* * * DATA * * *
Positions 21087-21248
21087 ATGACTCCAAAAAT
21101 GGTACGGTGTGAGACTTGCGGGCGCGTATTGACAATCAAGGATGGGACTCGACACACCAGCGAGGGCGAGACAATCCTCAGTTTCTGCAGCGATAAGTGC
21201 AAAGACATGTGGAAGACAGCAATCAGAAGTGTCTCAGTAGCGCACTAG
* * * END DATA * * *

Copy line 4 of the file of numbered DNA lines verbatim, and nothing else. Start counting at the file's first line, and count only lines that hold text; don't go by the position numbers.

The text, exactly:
21201 AAAGACATGTGGAAGACAGCAATCAGAAGTGTCTCAGTAGCGCACTAG